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British journal of cancer

NF-κB mediates the 12(S)-HETE-induced endothelial to mesenchymal transition of lymphendothelial cells during the intravasation of breast carcinoma cells.


PMID 21629247

Abstract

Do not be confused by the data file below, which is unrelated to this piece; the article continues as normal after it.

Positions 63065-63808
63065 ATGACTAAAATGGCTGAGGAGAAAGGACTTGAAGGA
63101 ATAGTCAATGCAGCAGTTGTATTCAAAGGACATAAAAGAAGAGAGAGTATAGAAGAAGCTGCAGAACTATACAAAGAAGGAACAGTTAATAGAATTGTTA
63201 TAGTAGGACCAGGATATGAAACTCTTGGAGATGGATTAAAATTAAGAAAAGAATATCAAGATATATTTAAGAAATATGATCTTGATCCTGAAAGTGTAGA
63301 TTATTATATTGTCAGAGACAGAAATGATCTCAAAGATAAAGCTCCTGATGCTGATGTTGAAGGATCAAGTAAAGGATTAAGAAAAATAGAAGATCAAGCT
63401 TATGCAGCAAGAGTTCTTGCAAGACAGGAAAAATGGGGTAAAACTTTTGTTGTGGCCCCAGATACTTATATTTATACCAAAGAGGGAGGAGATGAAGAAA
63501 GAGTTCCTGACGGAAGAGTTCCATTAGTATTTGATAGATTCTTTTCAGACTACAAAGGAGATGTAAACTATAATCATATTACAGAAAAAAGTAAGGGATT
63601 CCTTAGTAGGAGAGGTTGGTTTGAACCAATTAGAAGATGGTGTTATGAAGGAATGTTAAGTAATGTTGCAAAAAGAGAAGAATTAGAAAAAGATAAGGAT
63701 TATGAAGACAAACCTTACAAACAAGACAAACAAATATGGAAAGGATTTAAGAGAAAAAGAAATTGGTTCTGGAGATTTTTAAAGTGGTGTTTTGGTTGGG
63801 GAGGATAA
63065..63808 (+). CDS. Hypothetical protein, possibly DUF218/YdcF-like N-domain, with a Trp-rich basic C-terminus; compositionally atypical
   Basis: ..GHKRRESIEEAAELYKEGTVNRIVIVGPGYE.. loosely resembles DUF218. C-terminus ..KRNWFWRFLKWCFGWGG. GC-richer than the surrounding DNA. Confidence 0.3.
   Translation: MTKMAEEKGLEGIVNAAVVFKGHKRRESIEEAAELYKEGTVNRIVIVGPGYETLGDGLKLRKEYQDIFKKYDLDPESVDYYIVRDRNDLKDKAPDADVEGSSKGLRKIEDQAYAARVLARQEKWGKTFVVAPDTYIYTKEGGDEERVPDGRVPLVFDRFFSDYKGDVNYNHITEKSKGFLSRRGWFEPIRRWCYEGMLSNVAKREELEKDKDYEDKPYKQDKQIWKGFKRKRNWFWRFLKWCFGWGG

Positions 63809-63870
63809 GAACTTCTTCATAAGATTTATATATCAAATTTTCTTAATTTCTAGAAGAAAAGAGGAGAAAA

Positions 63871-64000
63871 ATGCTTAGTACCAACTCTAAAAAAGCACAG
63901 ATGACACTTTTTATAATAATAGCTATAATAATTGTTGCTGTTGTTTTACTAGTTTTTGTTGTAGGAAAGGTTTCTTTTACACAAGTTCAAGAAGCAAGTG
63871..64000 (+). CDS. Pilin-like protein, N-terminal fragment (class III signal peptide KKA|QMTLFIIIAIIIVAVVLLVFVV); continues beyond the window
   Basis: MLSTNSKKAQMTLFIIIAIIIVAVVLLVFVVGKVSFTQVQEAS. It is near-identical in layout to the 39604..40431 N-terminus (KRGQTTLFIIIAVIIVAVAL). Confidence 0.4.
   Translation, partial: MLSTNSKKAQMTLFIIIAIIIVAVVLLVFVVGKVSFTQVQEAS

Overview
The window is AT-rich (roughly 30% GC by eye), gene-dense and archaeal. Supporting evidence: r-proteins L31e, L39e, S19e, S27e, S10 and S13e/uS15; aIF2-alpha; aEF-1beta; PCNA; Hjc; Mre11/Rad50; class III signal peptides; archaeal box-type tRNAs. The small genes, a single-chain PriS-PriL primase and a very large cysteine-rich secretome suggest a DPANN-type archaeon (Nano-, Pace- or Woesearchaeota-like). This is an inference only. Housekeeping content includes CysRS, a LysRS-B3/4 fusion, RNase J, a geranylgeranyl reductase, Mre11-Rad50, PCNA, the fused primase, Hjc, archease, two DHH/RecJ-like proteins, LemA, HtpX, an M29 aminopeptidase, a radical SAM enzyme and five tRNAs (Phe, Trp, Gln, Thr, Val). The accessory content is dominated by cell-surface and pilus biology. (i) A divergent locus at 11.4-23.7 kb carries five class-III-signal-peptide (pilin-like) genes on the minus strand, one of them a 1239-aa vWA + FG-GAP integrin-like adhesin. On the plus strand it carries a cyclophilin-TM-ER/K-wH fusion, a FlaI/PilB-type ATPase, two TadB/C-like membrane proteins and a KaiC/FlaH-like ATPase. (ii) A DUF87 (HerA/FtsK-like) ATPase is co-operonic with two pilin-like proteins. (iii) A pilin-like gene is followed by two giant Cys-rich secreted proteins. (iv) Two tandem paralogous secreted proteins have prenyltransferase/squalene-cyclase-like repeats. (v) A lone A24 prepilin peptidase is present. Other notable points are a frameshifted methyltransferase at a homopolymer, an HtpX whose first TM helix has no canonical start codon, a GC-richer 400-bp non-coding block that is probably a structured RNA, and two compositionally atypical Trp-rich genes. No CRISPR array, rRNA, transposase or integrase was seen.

The intravasation of breast cancer into the lymphendothelium is an early step of metastasis. Little is known about the mechanisms of bulky cancer invasion into lymph ducts. To particularly address this issue, we developed a 3-dimensional co-culture model involving MCF-7 breast cancer cell spheroids and telomerase-immortalised human lymphendothelial cell (LEC) monolayers, which resembles intravasation in vivo and correlated the malignant phenotype with specific protein expression of LECs. We show that tumour spheroids generate 'circular chemorepellent-induced defects' (CCID) in LEC monolayers through retraction of LECs, which was induced by 12(S)-hydroxyeicosatetraenoic acid (HETE) secreted by MCF-7 spheroids. This 12(S)-HETE-regulated retraction of LECs during intravasation particularly allowed us to investigate the key regulators involved in the motility and plasticity of LECs. In all, 12(S)-HETE induced pro-metastatic protein expression patterns and showed NF-κB-dependent up-regulation of the mesenchymal marker protein S100A4 and of transcriptional repressor ZEB1 concomittant with down-regulation of the endothelial adherence junction component VE-cadherin. This was in accordance with ∼50% attenuation of CCID formation by treatment of cells with 10 μM Bay11-7082. Notably, 12(S)-HETE-induced VE-cadherin repression was regulated by either NF-κB or by ZEB1 since ZEB1 siRNA knockdown abrogated not only 12(S)-HETE-mediated VE-cadherin repression but inhibited VE-cadherin expression in general. These data suggest an endothelial to mesenchymal transition-like process of LECs, which induces single cell motility during endothelial transmigration of breast carcinoma cells. In conclusion, this study demonstrates that the 12(S)-HETE-induced intravasation of MCF-7 spheroids through LECs require an NF-κB-dependent process of LECs triggering the disintegration of cell-cell contacts, migration, and the generation of CCID.

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